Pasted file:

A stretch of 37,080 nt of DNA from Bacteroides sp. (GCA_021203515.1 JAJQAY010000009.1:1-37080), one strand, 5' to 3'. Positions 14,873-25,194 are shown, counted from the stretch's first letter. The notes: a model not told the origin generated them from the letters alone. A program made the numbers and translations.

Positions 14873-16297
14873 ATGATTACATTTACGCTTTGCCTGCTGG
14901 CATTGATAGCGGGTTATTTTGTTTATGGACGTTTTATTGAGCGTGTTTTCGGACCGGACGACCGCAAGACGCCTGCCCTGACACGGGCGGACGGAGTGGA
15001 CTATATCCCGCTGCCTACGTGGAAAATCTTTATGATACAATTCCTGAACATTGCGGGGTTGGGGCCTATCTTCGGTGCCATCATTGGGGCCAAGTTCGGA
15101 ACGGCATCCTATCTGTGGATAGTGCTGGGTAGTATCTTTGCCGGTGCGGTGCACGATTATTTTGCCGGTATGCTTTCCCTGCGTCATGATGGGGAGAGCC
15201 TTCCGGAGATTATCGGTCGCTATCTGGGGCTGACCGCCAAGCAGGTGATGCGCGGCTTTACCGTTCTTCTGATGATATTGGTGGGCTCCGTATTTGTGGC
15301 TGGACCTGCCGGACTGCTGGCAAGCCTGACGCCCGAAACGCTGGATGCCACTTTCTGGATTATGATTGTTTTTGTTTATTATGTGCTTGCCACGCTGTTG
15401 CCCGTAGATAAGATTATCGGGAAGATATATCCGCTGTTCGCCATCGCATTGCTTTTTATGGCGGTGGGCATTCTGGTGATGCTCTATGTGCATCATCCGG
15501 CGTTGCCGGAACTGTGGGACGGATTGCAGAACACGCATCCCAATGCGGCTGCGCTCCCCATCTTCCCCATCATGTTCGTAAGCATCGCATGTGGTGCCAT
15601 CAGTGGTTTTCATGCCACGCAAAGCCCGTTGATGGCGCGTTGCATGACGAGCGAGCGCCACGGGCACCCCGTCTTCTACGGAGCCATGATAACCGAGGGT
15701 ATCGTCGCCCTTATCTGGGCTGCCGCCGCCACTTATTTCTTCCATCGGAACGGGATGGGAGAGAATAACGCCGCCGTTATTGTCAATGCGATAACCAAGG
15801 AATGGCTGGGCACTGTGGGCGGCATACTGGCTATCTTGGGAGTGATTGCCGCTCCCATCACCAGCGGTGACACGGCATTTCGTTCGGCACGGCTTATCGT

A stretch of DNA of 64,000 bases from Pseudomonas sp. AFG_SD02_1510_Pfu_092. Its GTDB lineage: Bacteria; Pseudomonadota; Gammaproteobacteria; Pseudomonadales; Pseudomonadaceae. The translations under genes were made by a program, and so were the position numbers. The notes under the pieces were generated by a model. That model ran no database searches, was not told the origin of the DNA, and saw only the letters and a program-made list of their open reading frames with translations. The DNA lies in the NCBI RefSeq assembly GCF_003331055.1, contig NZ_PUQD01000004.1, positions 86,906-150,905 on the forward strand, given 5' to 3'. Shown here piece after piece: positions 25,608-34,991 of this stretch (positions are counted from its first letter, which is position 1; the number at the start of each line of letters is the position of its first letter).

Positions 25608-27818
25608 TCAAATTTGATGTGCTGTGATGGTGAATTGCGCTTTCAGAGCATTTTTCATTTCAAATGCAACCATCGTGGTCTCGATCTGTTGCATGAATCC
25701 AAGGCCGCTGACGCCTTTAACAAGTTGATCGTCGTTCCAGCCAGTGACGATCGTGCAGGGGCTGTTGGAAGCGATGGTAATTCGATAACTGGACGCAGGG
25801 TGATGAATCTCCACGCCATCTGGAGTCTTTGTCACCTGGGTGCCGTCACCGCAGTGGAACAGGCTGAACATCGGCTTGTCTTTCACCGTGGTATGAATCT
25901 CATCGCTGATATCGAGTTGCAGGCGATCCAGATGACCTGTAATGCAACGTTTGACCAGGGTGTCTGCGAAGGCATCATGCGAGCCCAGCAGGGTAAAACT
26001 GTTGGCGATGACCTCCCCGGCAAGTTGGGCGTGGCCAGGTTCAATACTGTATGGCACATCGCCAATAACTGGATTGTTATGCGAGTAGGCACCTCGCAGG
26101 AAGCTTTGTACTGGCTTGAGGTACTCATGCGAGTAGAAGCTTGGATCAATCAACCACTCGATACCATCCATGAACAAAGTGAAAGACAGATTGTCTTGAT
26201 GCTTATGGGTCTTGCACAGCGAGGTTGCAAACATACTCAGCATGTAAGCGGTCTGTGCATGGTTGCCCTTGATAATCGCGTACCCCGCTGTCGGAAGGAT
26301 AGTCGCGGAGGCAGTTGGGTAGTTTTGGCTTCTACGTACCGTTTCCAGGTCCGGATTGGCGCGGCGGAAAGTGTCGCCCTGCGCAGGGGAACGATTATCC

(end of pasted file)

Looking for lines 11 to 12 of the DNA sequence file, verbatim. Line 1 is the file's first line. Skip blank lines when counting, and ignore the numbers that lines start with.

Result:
15601 CAGTGGTTTTCATGCCACGCAAAGCCCGTTGATGGCGCGTTGCATGACGAGCGAGCGCCACGGGCACCCCGTCTTCTACGGAGCCATGATAACCGAGGGT
15701 ATCGTCGCCCTTATCTGGGCTGCCGCCGCCACTTATTTCTTCCATCGGAACGGGATGGGAGAGAATAACGCCGCCGTTATTGTCAATGCGATAACCAAGG